The delivery estimate for my fig tree from Henry field's has changed. It used to have an estimated ship date of 5-3-10/5-10-10. Now it is scheduled for 5-11-10/5-18-10.
Oh, i can't forget to make room in the garden planner for my popping sorghum...!
11:30 am update.
It took me almost 2 hours cause i am so slow, but i got the garden all marked out.
First thing i did was re-peg the corners. My dad plowed under one or two and in some places he tilled well within where i had marked. Its ok, but i have to recalculate some square footage because of it.
When i got the pegs in, i strung the pegs together to mark out the perimeter. Once that was done, i used our 100' flexible tape measure to mark the string with a Sharpie in 1' increments. Then i took fluorescent survey tape and made little flags and numbered them and tied them on. If i didn't do that i would have had to run back and forth along the garden to count the Sharpie marks to be sure my rows were corresponding from one end to the other.
I was thrilled to see that i still ended up with 5 rows and plenty of walking room between. The last row toward the trees is even bigger than i had expected. It is 6 feet wide so it will be the perfect spot for all the melons, cucumbers and winter squash...and those gourds.
I made a 1' edging along the starting side so that we will have room to put some boards or bricks to make a sharp border, if we don't it will at least be a buffer between the lawn mower and the garden pants.
In the picture below, i used clothes pins to mark the per foot measurements. The pink flags were great, but it was time consuming. While i was rifling around for my other shoes, i noticed i had a whole pack of new clothespins. They will still be usable for laundry after this, so why not?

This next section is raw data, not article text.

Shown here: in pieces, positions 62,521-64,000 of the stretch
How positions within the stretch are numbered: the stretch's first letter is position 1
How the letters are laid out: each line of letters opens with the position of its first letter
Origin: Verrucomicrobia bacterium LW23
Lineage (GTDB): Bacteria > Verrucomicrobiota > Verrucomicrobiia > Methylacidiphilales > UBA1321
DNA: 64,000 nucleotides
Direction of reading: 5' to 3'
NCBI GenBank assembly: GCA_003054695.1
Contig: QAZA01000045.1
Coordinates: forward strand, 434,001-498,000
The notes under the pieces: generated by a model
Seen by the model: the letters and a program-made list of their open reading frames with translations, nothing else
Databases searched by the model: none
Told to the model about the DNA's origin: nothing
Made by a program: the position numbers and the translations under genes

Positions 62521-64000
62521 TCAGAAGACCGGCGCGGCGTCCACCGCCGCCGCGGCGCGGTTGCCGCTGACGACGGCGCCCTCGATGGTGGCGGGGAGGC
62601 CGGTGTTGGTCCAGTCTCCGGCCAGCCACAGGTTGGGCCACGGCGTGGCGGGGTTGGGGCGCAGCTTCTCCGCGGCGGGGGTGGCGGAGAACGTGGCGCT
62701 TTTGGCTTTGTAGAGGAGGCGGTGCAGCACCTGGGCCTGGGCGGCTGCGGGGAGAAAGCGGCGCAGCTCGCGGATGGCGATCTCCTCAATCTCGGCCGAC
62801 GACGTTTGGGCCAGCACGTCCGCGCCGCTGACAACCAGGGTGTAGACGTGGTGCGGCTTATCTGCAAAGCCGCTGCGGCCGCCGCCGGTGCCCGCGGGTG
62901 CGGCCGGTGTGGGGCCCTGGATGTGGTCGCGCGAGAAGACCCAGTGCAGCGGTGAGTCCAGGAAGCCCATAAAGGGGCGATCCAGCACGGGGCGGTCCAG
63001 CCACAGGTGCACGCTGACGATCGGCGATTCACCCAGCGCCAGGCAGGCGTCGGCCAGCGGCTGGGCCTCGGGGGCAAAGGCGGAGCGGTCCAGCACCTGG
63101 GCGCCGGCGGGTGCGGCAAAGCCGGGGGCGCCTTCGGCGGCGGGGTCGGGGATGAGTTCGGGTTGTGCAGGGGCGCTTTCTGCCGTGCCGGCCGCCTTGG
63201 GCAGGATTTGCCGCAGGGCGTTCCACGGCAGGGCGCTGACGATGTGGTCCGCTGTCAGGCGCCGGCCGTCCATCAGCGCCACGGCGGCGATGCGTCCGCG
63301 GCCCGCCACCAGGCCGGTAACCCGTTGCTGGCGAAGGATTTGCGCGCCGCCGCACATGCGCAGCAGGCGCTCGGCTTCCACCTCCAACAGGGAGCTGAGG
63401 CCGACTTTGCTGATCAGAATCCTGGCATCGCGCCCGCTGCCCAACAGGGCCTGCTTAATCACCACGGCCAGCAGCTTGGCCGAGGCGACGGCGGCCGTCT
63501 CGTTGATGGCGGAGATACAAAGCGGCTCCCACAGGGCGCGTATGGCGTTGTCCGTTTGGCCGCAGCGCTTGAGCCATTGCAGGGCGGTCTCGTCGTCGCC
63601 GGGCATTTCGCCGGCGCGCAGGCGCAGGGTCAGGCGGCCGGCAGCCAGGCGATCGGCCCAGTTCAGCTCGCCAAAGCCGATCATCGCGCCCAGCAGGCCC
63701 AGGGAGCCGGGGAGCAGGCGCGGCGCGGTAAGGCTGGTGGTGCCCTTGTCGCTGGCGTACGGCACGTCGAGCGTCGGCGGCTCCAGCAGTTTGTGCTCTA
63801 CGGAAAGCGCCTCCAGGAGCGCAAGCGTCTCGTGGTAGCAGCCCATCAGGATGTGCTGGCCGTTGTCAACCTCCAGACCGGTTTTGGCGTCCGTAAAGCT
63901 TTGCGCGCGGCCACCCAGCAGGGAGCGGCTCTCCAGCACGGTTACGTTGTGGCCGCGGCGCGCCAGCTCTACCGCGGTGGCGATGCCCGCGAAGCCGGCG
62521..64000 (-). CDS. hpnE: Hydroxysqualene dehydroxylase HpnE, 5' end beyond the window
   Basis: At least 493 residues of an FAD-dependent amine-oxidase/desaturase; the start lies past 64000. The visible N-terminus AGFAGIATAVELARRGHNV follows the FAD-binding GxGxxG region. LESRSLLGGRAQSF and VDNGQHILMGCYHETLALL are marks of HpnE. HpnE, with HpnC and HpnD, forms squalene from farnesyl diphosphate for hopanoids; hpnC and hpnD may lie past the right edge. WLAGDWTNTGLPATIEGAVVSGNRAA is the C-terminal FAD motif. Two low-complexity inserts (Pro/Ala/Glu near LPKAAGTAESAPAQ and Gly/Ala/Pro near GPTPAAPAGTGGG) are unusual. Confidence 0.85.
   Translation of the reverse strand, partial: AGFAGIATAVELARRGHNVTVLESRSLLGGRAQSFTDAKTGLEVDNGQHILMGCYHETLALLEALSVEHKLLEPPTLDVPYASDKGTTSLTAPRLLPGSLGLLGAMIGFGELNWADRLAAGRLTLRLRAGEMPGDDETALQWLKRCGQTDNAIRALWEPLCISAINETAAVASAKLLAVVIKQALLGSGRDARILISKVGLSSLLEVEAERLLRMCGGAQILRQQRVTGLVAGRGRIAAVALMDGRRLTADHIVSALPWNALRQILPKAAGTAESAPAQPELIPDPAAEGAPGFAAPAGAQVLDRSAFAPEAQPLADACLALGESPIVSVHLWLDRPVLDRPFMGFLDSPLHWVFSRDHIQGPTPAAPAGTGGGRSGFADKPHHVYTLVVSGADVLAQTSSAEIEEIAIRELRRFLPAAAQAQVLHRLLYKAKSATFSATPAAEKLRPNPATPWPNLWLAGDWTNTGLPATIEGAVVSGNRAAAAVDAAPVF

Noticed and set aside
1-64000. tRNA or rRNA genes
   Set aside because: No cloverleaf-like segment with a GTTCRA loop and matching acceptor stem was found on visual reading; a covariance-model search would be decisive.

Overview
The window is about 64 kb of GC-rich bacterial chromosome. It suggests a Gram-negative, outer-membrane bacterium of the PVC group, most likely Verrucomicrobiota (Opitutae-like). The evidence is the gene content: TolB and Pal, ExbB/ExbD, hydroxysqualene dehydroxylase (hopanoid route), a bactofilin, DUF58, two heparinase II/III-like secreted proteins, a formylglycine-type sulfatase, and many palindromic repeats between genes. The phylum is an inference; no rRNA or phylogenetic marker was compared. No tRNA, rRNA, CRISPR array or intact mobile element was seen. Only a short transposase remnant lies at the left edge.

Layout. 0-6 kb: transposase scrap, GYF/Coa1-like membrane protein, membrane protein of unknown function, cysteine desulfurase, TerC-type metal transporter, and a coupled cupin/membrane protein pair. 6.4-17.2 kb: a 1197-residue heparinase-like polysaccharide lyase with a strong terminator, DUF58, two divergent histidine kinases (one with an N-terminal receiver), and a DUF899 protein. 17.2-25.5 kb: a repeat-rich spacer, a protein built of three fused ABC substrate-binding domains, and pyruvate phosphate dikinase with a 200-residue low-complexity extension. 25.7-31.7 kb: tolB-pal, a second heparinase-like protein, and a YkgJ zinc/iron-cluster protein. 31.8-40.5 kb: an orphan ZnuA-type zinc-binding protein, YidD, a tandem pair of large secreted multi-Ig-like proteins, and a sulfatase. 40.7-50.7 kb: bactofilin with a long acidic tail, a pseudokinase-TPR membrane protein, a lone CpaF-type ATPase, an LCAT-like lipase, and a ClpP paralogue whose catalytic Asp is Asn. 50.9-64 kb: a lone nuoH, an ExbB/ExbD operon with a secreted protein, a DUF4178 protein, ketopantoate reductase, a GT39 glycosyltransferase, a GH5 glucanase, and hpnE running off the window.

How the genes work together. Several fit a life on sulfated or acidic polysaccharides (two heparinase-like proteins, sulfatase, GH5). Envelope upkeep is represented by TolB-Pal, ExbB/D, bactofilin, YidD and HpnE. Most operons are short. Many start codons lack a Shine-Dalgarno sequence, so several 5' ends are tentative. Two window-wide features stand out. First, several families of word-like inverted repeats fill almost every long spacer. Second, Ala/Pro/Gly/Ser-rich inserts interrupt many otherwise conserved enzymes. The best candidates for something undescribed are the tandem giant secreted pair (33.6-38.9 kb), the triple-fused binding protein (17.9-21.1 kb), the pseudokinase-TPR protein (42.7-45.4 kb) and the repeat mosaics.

This end is fine. :0)
Measuring the squash and melon bed. I love extra room!
The apples are officially in bloom....
Are they supposed to smell? Cause i'm not getting even a whiff... but i have had so many bad sinus infections, my sense of smell is almost gone.
I don't know what this is all about. Maybe the branch was damaged and its being weird or maybe the Bonide can't fix whatever this issue is? I'll have to look it up
I can see a chewed leaf right up against the white post. Maybe my Bonide mixture was too weak?
Or maybe it really just reduces insect damage... i guess that makes sense. Eliminating it entirely might not be as good as it sounds, chemical overkill.
I don't know. All products sell themselves as a cure-all.
Well, i am beat. It is very nice out, but hot in the sun. The ground is uneven in the garden where it was tilled... the soft spots were a killer on my leg. I hope to get the walkways scooped and the soil up on the beds tomorrow.
I'm debating on whether to use the Ortho snail-be-gone stuff yet. It has been a fairly dry spring for us here.. Last year it was so wet that all my plants were snail eaten. The earwigs were coming into the house and getting trapped in our clean dishes! It was disgusting. Since the snails have not been a bother yet, i'm not sure what to do. The earwigs have always been a problem. Every year they destroy my sweet peppers by boring holes into the fruit and then feasting on it all cozy-like from the interior. They also attack my corn, worse than the caterpillars. But i have not seen any yet. I don't know if i should be proactive or if it might be too late by the time i realize they are an issue...
I think i will treat... it might rain this evening or overnight and the instructions say to use it on damp ground for best results. So i might do this later tonight or tomorrow in the morning. I have to watch the dog around the area i put it.
Oh... and before i forget, i need to get ready to plant carrots and parsnips. This means i need to get ready to make the seed tape for easier planting, better seed economy and almost no thinning. So i hope to be able to make up a sort of tutorial to post for fun.
Also i need to remind myself of something i came across recently. When planting seeds directly in the ground that are the type that can only be covered thinly (like carrots and parsnips), the way to keep them moist is to cover the planted area with a board. Plant the seeds, cover them normally, water them in and then cover with a board. Check daily for signs of germination then remove the board but continue to water frequently.